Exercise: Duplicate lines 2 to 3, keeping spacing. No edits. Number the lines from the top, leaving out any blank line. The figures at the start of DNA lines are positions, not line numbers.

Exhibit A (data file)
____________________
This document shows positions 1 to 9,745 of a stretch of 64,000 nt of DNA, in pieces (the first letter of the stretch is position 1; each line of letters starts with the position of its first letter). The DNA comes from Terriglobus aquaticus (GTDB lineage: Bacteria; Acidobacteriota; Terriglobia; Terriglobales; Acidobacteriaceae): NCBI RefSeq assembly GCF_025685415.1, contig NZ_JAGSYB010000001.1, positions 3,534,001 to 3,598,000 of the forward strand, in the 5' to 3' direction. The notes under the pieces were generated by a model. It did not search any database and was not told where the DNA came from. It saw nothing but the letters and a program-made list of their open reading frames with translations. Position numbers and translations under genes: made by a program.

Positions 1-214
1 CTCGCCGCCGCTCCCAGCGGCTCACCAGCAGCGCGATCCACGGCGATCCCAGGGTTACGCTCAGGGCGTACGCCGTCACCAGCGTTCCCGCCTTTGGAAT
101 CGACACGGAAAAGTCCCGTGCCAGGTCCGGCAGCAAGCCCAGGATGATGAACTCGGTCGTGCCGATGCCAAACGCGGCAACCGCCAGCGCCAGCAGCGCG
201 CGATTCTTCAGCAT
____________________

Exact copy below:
Positions 1-214
1 CTCGCCGCCGCTCCCAGCGGCTCACCAGCAGCGCGATCCACGGCGATCCCAGGGTTACGCTCAGGGCGTACGCCGTCACCAGCGTTCCCGCCTTTGGAAT